Similarly, high wages are a symptom of a healthy economy, but that being said, high wages do not cause a healthy economy. They are a symptom. High wages, when arrived at by coercion, generally lead to a shrinkage of the local economy as people with money and ideas go elsewhere. When people are deciding where to start a business, they won’t pick an expensive labor market unless there are other advantages. All other things being equal, people go to a cheaper state or country to do their business.
So what exactly causes this symptom of high wages?
An extremely healthy economy, with an excess of opportunity, will experience a shortage of personnel as businesses have too many profitable opportunities to pursue, and eventually run out of qualified people to hire. When employers are missing out on too many profits to leave a slot open, they will resort to headhunting other employed people and offering them higher wages. It is that environment that is most beneficial to the employee.
The opposite case is what we are seeing now, where thousands of people apply for a single job, employers cut benefits, and take record-breaking profits. It is a lack of ultra-profitable, new investment opportunity that is keeping so many Americans sidelined, or at the mercy of a low-paying job. In China and India, and other poor countries, labor abuses are often criminal, but desperate people take the jobs anyway. It is lack of opportunity that promulgates this misery, not a lack of regulation. The developed world avoids these worst kinds of labor abuse not because of moral superiority, but because people have better opportunities. Parenthetical to every description of labor abuse, of pathetic wages and inhumane conditions, are the thousands waiting outside the factory gates to take the abused worker’s place.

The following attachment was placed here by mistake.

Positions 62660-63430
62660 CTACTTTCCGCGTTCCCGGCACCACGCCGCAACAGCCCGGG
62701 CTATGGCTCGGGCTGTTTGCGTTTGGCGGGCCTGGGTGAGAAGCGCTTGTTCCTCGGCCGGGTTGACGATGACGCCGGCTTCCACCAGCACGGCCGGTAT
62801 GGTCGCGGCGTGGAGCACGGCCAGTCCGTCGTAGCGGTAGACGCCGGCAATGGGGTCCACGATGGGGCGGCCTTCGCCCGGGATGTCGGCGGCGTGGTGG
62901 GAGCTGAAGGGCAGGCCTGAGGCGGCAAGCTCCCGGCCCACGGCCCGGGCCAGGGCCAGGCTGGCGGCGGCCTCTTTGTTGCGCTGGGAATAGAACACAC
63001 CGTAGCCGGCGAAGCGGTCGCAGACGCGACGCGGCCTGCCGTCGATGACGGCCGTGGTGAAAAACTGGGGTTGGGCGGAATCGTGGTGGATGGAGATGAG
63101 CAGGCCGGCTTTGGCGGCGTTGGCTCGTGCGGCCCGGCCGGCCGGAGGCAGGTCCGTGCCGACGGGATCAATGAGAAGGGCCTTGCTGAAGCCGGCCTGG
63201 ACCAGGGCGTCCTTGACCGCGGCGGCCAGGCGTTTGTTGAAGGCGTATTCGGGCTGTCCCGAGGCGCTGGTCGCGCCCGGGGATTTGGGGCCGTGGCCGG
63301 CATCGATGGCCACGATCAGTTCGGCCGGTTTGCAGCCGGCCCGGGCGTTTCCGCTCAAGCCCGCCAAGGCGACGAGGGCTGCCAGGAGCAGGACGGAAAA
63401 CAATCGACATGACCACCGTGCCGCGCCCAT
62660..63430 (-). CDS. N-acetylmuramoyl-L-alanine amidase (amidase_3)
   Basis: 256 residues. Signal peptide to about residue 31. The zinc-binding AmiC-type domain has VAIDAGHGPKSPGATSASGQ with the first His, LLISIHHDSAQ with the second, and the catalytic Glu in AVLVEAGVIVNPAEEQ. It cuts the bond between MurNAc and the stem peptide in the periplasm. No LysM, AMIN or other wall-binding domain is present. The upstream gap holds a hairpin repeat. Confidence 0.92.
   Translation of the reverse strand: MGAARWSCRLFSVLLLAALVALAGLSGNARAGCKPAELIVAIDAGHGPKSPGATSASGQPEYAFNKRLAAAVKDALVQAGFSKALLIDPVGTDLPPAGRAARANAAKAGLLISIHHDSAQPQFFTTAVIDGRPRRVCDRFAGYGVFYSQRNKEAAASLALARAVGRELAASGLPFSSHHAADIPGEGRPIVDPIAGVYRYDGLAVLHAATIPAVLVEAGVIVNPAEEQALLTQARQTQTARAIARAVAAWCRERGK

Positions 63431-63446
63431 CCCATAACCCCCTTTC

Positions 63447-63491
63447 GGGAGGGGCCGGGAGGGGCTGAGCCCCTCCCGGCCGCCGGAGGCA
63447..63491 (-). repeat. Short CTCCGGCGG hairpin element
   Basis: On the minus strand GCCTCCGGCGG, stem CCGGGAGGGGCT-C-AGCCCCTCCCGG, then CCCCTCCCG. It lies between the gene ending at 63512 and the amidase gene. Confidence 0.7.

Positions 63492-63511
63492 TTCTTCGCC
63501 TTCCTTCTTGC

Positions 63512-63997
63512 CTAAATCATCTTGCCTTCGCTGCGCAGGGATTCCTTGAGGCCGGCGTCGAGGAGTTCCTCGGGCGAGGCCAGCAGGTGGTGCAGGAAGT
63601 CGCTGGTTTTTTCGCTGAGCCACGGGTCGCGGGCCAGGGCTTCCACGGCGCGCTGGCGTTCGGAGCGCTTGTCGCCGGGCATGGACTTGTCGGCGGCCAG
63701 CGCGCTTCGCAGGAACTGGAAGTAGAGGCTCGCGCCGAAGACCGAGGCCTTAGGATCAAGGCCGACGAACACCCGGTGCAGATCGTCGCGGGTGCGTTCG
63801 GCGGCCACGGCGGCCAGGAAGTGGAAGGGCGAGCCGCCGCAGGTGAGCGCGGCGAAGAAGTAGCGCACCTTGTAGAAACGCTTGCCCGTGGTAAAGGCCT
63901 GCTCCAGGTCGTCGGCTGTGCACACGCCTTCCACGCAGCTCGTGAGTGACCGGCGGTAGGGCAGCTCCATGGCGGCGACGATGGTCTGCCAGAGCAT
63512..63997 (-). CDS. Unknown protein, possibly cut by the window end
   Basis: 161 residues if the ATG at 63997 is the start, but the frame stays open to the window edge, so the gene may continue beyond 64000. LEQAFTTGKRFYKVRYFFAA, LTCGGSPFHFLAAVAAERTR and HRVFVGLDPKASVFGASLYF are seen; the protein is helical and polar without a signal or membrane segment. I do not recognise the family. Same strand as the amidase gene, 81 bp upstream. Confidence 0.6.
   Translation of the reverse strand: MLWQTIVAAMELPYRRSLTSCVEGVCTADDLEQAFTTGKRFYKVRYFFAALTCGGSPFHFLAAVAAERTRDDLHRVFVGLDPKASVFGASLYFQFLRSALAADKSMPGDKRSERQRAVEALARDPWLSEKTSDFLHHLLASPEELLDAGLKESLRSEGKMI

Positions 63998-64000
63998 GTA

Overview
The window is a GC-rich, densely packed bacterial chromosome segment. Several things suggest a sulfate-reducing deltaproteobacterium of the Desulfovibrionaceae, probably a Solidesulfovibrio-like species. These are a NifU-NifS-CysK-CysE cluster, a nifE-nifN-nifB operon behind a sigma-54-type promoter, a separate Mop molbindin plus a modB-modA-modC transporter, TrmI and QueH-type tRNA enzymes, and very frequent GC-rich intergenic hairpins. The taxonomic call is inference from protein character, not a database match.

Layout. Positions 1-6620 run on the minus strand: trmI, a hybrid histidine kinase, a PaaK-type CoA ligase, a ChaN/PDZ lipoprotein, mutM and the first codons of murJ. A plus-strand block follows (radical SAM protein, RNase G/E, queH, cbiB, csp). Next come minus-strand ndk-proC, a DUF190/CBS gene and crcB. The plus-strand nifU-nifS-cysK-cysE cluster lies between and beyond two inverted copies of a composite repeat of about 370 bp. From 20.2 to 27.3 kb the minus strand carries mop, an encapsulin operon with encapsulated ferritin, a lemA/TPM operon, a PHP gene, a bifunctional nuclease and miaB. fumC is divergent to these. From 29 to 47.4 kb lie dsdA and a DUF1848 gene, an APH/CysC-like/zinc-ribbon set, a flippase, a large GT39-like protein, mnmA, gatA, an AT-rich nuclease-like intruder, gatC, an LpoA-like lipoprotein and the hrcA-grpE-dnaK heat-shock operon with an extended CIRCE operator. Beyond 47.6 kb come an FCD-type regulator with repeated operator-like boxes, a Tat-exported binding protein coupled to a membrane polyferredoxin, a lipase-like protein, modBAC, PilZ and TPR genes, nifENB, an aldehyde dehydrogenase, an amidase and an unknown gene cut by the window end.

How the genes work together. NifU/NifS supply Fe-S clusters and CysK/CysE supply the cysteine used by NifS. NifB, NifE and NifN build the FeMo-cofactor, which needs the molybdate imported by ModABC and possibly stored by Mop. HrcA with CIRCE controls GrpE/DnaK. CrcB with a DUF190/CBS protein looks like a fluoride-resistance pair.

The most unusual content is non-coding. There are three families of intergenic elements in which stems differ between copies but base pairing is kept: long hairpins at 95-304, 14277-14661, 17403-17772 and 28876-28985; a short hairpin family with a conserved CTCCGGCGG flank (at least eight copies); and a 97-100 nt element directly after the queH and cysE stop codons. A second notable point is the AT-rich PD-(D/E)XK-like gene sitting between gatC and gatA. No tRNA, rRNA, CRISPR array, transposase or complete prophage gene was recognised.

Unfortunately, and particularly from our president, I hear arguments that “America does best when the middle class does best”. Honestly, it’s the other way around; the middle class does best when America does best.
When a guy pulling weeds for a landscaping company is able to start his own landscaping business without being attacked by city licensing agencies, labor unions, the IRS and the Equal Employment Opportunities Commission, the middle class is doing best. When someone is able to run a body shop without being bankrupted by a frivolous lawsuit, the middle class does best.
When a doctor has to give up his own practice because insurance and regulations make it a better deal to work for someone else, everyone suffers. It is lack of opportunity, and the threat of regulatory interference that is keeping the little guy down. The big companies can afford lots of regulation, and more regulation only closes their grip on their power and influence.
People may argue that regulation helps the consumer, or helps business, or both. Regulation, by definition, is the closing of an opportunity. If businesses are required to report to the IRS everyone that is paid more than $600 by that business, now instead of producing something useful, the business must produce paperwork for the IRS. That little window of opportunity for profit is closed, and is replaced by naked cost. If California furniture-makers can no longer buy oil-based varnish, their products will suffer, and they will be forced to forego some profit.
Every regulation, by definition, destroys some opportunity or another. Some are definitely opportunities that we won’t miss, like totally unbridled air pollution. But when the opportunity for making a certain type of truck is destroyed by regulation, the employer that made the trucks, all his employees and his customers lose.
When there are more opportunities than people, the people win. When there are more people than opportunities, the people suffer.
It is specifically and exclusively a shortage of labor that gives a worker bargaining power and a better living wage. It is only in high times when a worker can choose between multiple job offers.
Sadly, it is exactly the sort of laws that are being passed these days designed to “protect people” that will ultimately do the most harm. In a country where only existing business can exist under heavy regulation, profitable opportunities will be in short supply, and entrepreneurs and employees alike will suffer. Politicians refer to small business as the engine of growth, but the laws being passed lately are anything but fuel. Unless new and existing businesses are presented with fat opportunities for profit, hiring will never outpace the growth of the population.
With more regulation, employers get the pick of the litter. With more opportunity, employees get their pick of the jobs.
Which do you prefer?